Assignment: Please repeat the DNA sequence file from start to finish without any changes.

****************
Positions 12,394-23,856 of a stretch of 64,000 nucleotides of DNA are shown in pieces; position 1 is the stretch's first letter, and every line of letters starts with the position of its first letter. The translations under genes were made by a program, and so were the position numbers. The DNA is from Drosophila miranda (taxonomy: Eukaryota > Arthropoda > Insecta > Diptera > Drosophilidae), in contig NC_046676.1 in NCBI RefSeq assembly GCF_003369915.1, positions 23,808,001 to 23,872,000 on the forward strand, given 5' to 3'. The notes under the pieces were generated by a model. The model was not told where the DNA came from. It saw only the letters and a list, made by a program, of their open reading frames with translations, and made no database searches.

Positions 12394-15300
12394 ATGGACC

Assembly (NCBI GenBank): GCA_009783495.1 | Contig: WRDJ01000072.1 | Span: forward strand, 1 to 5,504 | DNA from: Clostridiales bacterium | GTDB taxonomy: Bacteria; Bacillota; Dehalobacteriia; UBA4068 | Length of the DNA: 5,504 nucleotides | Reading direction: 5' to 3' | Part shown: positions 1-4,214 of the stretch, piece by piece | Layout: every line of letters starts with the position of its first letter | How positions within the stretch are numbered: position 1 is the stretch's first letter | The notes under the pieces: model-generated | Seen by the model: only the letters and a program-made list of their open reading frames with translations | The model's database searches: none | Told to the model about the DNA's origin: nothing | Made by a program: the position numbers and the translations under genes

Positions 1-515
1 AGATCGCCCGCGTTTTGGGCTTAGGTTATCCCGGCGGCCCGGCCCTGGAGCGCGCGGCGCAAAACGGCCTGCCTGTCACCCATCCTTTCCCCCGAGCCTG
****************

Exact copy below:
Positions 12,394-23,856 of a stretch of 64,000 nucleotides of DNA are shown in pieces; position 1 is the stretch's first letter, and every line of letters starts with the position of its first letter. The translations under genes were made by a program, and so were the position numbers. The DNA is from Drosophila miranda (taxonomy: Eukaryota > Arthropoda > Insecta > Diptera > Drosophilidae), in contig NC_046676.1 in NCBI RefSeq assembly GCF_003369915.1, positions 23,808,001 to 23,872,000 on the forward strand, given 5' to 3'. The notes under the pieces were generated by a model. The model was not told where the DNA came from. It saw only the letters and a list, made by a program, of their open reading frames with translations, and made no database searches.

Positions 12394-15300
12394 ATGGACC

Assembly (NCBI GenBank): GCA_009783495.1 | Contig: WRDJ01000072.1 | Span: forward strand, 1 to 5,504 | DNA from: Clostridiales bacterium | GTDB taxonomy: Bacteria; Bacillota; Dehalobacteriia; UBA4068 | Length of the DNA: 5,504 nucleotides | Reading direction: 5' to 3' | Part shown: positions 1-4,214 of the stretch, piece by piece | Layout: every line of letters starts with the position of its first letter | How positions within the stretch are numbered: position 1 is the stretch's first letter | The notes under the pieces: model-generated | Seen by the model: only the letters and a program-made list of their open reading frames with translations | The model's database searches: none | Told to the model about the DNA's origin: nothing | Made by a program: the position numbers and the translations under genes

Positions 1-515
1 AGATCGCCCGCGTTTTGGGCTTAGGTTATCCCGGCGGCCCGGCCCTGGAGCGCGCGGCGCAAAACGGCCTGCCTGTCACCCATCCTTTCCCCCGAGCCTG